Jean-Michel Basquiat - Contemporary Art Evening Sale London Wednesday, February 27, 2008 | Phillips

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  • Provenance

    Tony Shafrazi Gallery, New York; Private collection; Gagosian Gallery, New York

  • Exhibited

    Paris, Galerie Enrico Navarra, Jean-Michel Basquiat, 1996

  • Literature

    R. Marshall, J.L. Prat, eds., Jean-Michel Basquiat, Paris, 1996, 1st Edition, Vol. I, p.167 (illustrated); R. Marshall, J.L. Prat, eds., Jean-Michel Basquiat, Paris, 1996, 2nd Edition, Vol. I, p.203 (illustrated); Kaohsiung Museum of Fine Arts and Taichung Museum, Exhibition Catalogue, Jean-Michel Basquiat, Kaohsiung, 1997, p. 59; Gallery Hyundai, Jean-Michel Basquiat, Seoul, 1997, p. 53; Mitsukoshi Museum and M.I.M.O.C.A., Jean-Michel Basquait, Tokyo, 1997, p. 65; Castel Nuovo, Jean-Michel Basquiat, Naples, 1999, p. 89; Galerie Enrico Navarra, Jean-Michel Basquiat, Paris, 2000, 3rd Edition, Vol. III, p. 188, no. 2 (illustrated); G. Pfeffer-Levy, ed., Jean-Michel Basquiat, Paris, 2000, 3rd Edition, Vol. I, p. 273 (illustrated)

  • Catalogue Essay

    Jean-Michel Basquiat’s art is often dense with the jagged, glowing blend of language and image which gives one plenty to think about. From his work in the mid-eighties, there is an astounding sense of growth and maturation, a freewheeling physical inventiveness, especially where collage on canvas is concerned, and an agile, curious mind. Basquiat’s rich tapestry of subject matter ranges through the history and culture of the world, of America and of black America, tying things together in fresh ways. In a sense, Basquiat’s best work gives new and particular meaning to the inspiring phrase with which the painter Barnett Newman characterized the emergence of Abstract Expressionism: “We are making it out of ourselves.” The self that Basquiat had to work with provided unusually fertile soil. Whether his eccentric patched –together images are spare and linear or dense with bright paint, he was at his best juggling disparate, often conflicting bits of imagery and information, so that huge chunks of human endeavor effortlessly float through the mind. R. Smith, ‘Basquiat: Man For His Decade’ in New York Times, 23 October, 1992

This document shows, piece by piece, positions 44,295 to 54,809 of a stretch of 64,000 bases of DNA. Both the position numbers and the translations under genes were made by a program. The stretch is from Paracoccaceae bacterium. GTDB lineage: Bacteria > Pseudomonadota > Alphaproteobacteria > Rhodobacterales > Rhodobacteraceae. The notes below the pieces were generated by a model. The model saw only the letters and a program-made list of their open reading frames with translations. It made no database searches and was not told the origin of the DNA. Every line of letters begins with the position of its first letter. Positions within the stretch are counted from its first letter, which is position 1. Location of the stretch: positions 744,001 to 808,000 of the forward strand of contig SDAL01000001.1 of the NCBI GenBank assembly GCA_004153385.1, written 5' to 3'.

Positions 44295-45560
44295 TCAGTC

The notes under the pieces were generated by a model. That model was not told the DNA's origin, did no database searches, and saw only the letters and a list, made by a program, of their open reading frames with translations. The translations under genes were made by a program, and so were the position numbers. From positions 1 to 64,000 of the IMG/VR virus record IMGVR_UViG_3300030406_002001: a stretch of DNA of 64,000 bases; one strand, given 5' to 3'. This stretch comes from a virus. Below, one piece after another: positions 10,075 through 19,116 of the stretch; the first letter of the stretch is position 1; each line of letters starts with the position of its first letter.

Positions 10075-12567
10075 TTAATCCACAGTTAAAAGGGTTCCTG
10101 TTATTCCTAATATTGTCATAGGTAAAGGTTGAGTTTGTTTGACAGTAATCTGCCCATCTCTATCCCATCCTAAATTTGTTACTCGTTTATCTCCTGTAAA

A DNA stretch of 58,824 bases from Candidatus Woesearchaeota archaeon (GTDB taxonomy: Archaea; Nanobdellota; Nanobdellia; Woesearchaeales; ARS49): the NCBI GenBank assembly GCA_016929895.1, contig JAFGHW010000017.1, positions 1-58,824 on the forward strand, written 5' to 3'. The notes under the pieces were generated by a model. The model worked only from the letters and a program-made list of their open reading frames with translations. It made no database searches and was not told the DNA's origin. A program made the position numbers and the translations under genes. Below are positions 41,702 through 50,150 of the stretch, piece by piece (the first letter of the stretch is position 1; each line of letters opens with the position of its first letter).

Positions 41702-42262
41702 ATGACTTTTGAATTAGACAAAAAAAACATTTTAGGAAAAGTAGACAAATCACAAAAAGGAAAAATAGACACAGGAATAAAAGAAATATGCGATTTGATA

• Artist Biography

    Jean-Michel Basquiat

    American • 1960 - 1988

    One of the most famous American artists of all time, Jean-Michel Basquiat first gained notoriety as a subversive graffiti-artist and street poet in the late 1970s. Operating under the pseudonym SAMO, he emblazoned the abandoned walls of the city with his unique blend of enigmatic symbols, icons and aphorisms. A voracious autodidact, by 1980, at 22-years of age, Basquiat began to direct his extraordinary talent towards painting and drawing. His powerful works brilliantly captured the zeitgeist of the 1980s New York underground scene and catapulted Basquiat on a dizzying meteoric ascent to international stardom that would only be put to a halt by his untimely death in 1988.

    Basquiat's iconoclastic oeuvre revolves around the human figure. Exploiting the creative potential of free association and past experience, he created deeply personal, often autobiographical, images by drawing liberally from such disparate fields as urban street culture, music, poetry, Christian iconography, African-American and Aztec cultural histories and a broad range of art historical sources.

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Acrylic, oil-stick, Xerox and paper collage on canvas.
218.4 x 172.7 cm. (86 x 68 in).
Signed, titled and dated ‘Jean-Michel Basquiat, Joy Sept 1984’ on the reverse.

£1,000,000 - 1,500,000 

Sold for £972,500

Contemporary Art Evening Sale

28 Feb 2008, 7pm